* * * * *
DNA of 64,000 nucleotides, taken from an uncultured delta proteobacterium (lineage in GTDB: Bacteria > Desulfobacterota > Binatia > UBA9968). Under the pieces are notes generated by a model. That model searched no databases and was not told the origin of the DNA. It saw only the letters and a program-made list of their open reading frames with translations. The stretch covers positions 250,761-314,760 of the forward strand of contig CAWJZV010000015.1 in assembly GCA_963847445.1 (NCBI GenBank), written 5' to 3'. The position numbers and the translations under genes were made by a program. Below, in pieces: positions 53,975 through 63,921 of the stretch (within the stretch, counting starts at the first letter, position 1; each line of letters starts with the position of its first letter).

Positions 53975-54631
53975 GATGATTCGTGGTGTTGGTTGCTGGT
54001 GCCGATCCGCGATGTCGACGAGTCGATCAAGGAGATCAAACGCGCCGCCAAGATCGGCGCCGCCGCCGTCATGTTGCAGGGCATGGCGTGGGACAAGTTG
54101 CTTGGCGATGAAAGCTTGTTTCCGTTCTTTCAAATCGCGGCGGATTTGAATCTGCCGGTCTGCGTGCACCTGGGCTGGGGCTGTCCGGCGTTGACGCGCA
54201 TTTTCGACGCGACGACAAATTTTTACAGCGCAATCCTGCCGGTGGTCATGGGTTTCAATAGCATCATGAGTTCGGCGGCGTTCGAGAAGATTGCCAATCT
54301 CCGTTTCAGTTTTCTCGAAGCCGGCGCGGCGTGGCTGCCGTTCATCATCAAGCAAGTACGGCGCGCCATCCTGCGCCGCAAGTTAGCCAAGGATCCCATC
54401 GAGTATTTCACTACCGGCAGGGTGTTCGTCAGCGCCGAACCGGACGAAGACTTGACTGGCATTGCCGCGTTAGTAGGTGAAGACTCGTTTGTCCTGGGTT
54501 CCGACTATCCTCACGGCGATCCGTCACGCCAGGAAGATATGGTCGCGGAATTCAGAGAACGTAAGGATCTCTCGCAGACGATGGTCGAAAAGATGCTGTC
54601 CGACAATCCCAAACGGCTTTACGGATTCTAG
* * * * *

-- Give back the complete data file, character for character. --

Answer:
DNA of 64,000 nucleotides, taken from an uncultured delta proteobacterium (lineage in GTDB: Bacteria > Desulfobacterota > Binatia > UBA9968). Under the pieces are notes generated by a model. That model searched no databases and was not told the origin of the DNA. It saw only the letters and a program-made list of their open reading frames with translations. The stretch covers positions 250,761-314,760 of the forward strand of contig CAWJZV010000015.1 in assembly GCA_963847445.1 (NCBI GenBank), written 5' to 3'. The position numbers and the translations under genes were made by a program. Below, in pieces: positions 53,975 through 63,921 of the stretch (within the stretch, counting starts at the first letter, position 1; each line of letters starts with the position of its first letter).

Positions 53975-54631
53975 GATGATTCGTGGTGTTGGTTGCTGGT
54001 GCCGATCCGCGATGTCGACGAGTCGATCAAGGAGATCAAACGCGCCGCCAAGATCGGCGCCGCCGCCGTCATGTTGCAGGGCATGGCGTGGGACAAGTTG
54101 CTTGGCGATGAAAGCTTGTTTCCGTTCTTTCAAATCGCGGCGGATTTGAATCTGCCGGTCTGCGTGCACCTGGGCTGGGGCTGTCCGGCGTTGACGCGCA
54201 TTTTCGACGCGACGACAAATTTTTACAGCGCAATCCTGCCGGTGGTCATGGGTTTCAATAGCATCATGAGTTCGGCGGCGTTCGAGAAGATTGCCAATCT
54301 CCGTTTCAGTTTTCTCGAAGCCGGCGCGGCGTGGCTGCCGTTCATCATCAAGCAAGTACGGCGCGCCATCCTGCGCCGCAAGTTAGCCAAGGATCCCATC
54401 GAGTATTTCACTACCGGCAGGGTGTTCGTCAGCGCCGAACCGGACGAAGACTTGACTGGCATTGCCGCGTTAGTAGGTGAAGACTCGTTTGTCCTGGGTT
54501 CCGACTATCCTCACGGCGATCCGTCACGCCAGGAAGATATGGTCGCGGAATTCAGAGAACGTAAGGATCTCTCGCAGACGATGGTCGAAAAGATGCTGTC
54601 CGACAATCCCAAACGGCTTTACGGATTCTAG